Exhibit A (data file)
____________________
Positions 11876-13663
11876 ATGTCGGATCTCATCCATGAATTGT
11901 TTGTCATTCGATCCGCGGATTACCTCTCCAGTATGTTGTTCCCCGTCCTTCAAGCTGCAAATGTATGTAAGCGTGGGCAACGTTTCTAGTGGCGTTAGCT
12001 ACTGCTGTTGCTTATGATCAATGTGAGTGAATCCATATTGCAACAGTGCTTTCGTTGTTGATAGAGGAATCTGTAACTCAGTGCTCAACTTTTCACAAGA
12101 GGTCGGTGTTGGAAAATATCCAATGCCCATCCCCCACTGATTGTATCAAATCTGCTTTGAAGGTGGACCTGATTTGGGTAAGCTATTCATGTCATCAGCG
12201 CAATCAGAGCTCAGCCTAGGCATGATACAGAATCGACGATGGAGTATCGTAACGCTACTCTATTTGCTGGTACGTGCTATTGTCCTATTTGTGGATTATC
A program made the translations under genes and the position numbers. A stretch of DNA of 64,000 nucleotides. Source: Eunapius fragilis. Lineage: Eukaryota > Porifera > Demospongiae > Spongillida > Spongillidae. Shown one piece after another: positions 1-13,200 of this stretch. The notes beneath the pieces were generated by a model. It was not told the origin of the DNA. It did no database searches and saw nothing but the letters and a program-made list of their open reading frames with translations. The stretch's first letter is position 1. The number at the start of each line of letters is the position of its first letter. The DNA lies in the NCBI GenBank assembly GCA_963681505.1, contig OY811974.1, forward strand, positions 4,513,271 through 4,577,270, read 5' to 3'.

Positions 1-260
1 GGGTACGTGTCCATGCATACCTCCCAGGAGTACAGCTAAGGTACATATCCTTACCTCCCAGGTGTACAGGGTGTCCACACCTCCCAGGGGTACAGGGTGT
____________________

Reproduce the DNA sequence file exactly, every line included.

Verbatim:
Positions 11876-13663
11876 ATGTCGGATCTCATCCATGAATTGT
11901 TTGTCATTCGATCCGCGGATTACCTCTCCAGTATGTTGTTCCCCGTCCTTCAAGCTGCAAATGTATGTAAGCGTGGGCAACGTTTCTAGTGGCGTTAGCT
12001 ACTGCTGTTGCTTATGATCAATGTGAGTGAATCCATATTGCAACAGTGCTTTCGTTGTTGATAGAGGAATCTGTAACTCAGTGCTCAACTTTTCACAAGA
12101 GGTCGGTGTTGGAAAATATCCAATGCCCATCCCCCACTGATTGTATCAAATCTGCTTTGAAGGTGGACCTGATTTGGGTAAGCTATTCATGTCATCAGCG
12201 CAATCAGAGCTCAGCCTAGGCATGATACAGAATCGACGATGGAGTATCGTAACGCTACTCTATTTGCTGGTACGTGCTATTGTCCTATTTGTGGATTATC
A program made the translations under genes and the position numbers. A stretch of DNA of 64,000 nucleotides. Source: Eunapius fragilis. Lineage: Eukaryota > Porifera > Demospongiae > Spongillida > Spongillidae. Shown one piece after another: positions 1-13,200 of this stretch. The notes beneath the pieces were generated by a model. It was not told the origin of the DNA. It did no database searches and saw nothing but the letters and a program-made list of their open reading frames with translations. The stretch's first letter is position 1. The number at the start of each line of letters is the position of its first letter. The DNA lies in the NCBI GenBank assembly GCA_963681505.1, contig OY811974.1, forward strand, positions 4,513,271 through 4,577,270, read 5' to 3'.

Positions 1-260
1 GGGTACGTGTCCATGCATACCTCCCAGGAGTACAGCTAAGGTACATATCCTTACCTCCCAGGTGTACAGGGTGTCCACACCTCCCAGGGGTACAGGGTGT